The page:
Taiwanese life insurers wanting to improve their capital structure face strong headwinds this year, given prolonged low interest rates and economic impacts derived from trade protectionism and the COVID-19 pandemic, Taiwan Ratings Corp (中華信評) said on Friday.
The local life insurance sector also still has high asset risks and such risks are susceptible to market volatility, the local arm of Standard & Poor’s Global Ratings said.
Since last year, major financial holding companies — including CTBC Financial Holding Co (中信金控), Cathay Financial Holding Co (國泰金控) and Shin Kong Financial Holding Co (新光金控) — have announced plans to raise fresh capital to bolster the financial strength of their banking and insurance subsidiaries.
This came as financial holdings were faced with increased market volatility due to the US-China trade dispute and implementation of new International Financial Reporting Standards.
Cathay Life Insurance Co (國泰人壽), for instance, reported that its capital position was solid, with a risk-based capital ratio of 346 percent as of Dec. 31 last year, up from 292 percent at the end of 2018, and that its risk-bearing ability improved with the net worth-to-assets ratio rising to 9.2 percent last year from 2.6 percent a year earlier.
While stronger economic activity and greater stability in capital markets had helped life insurers shore up their capital buffers last year, the sector’s average capitalization remains slightly weaker than in 2017, Taiwan Ratings said, adding that there are more challenges this year for insurers given increased credit risk due to COVID-19.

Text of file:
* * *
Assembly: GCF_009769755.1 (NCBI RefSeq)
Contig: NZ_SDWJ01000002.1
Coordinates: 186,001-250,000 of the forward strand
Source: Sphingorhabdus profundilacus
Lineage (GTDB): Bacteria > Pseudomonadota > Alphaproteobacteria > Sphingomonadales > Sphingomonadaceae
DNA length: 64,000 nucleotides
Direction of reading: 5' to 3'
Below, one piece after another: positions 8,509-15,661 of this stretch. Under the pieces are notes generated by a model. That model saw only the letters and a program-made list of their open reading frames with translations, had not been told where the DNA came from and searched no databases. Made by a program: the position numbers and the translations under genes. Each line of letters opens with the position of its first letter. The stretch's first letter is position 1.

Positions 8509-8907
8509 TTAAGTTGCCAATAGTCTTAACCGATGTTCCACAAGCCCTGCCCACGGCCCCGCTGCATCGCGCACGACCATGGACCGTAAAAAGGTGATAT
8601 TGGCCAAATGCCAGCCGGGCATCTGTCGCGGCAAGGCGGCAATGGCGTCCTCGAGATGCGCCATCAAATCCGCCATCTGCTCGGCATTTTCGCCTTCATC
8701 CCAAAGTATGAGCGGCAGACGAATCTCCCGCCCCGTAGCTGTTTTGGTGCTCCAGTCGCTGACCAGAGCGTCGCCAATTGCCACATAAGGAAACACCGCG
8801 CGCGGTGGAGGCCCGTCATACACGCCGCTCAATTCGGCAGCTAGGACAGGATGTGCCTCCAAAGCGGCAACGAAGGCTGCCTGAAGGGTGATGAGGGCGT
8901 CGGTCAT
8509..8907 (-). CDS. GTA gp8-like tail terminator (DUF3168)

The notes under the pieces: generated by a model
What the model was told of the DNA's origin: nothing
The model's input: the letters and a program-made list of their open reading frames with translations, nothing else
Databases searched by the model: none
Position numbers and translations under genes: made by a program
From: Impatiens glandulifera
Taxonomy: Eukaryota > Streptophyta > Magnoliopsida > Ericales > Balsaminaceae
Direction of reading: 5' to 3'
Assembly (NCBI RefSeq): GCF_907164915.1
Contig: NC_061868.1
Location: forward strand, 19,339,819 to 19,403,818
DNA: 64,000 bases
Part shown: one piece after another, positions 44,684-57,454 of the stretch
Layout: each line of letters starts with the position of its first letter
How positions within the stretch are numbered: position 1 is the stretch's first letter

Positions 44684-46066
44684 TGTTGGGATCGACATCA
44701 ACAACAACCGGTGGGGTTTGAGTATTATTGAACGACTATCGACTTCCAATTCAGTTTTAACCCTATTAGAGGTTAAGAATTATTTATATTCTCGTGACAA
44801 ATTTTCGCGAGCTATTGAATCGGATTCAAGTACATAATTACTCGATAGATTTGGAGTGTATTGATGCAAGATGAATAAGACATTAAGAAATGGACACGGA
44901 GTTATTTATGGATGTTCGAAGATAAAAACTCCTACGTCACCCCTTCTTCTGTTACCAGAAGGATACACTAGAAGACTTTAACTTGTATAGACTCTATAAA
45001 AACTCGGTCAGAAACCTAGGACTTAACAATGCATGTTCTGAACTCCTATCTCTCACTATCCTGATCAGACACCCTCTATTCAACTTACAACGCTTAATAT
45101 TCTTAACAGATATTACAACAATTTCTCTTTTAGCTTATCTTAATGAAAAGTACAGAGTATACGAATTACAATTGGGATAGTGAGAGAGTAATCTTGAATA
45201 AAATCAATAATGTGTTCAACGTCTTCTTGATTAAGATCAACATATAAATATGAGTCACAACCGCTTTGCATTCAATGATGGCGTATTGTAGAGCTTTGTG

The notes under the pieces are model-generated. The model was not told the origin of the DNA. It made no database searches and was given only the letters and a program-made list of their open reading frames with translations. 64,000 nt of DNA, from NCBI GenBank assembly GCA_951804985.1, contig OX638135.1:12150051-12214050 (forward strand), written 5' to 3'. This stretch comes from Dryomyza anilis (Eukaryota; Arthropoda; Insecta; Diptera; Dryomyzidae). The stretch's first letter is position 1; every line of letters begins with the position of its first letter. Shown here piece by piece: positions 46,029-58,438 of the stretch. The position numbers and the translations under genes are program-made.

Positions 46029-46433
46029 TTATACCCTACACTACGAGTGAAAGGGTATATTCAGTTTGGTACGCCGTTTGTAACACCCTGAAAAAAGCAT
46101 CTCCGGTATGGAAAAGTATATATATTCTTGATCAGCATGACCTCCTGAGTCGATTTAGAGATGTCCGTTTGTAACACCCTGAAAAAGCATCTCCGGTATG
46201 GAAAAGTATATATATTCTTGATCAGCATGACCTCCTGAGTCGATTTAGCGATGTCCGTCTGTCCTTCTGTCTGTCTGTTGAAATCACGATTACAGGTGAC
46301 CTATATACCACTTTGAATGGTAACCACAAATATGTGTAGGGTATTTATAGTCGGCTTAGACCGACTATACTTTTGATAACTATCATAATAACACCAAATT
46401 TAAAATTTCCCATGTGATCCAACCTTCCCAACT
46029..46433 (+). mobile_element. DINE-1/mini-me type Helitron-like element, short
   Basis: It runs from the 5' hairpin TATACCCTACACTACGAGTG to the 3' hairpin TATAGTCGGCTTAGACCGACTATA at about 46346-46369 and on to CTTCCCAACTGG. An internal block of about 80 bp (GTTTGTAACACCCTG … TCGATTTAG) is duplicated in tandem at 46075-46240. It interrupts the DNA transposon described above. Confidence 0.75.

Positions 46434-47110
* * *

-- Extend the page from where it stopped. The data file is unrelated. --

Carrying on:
“We expect increased downside risk for Taiwan life insurers, given the likelihood of greater capital market volatility over the coming few months,” Taiwan Ratings credit analyst Patty Wang (王珮齡) said in a news release. “Tough operating conditions, weak investment returns and continued high asset risk pose significant headwinds for insurers to sustain the improvement in capital and earnings made in 2019.”
The ratings agency said that capitalization has long been a key rating weakness for the life insurance sector, whereas insurers still carry significant asset risks.
Meanwhile, the long-term mismatch between insurers’ assets and liabilities is a legacy issue, which could lead to higher losses if market prices experience larger fluctuations, hindering their efforts to restore capital levels, it said.
“Despite legacy issues affecting the sector’s capitalization, we believe insurers’ efforts to slow business growth and employ more rigid capital rules could somewhat offset these downside risks,” Wang said. “Nonetheless, the very low likelihood of improving investment returns over the coming two years poses a significant challenge for insurers to improve their capitalization.”
Taiwan Ratings said that its assessment of the life insurance sector’s capitalization and earnings ranges from fair to satisfactory for this year and next year.
However, this means that businesses in the sector are lagging behind most of their Asia-Pacific peers, it said.
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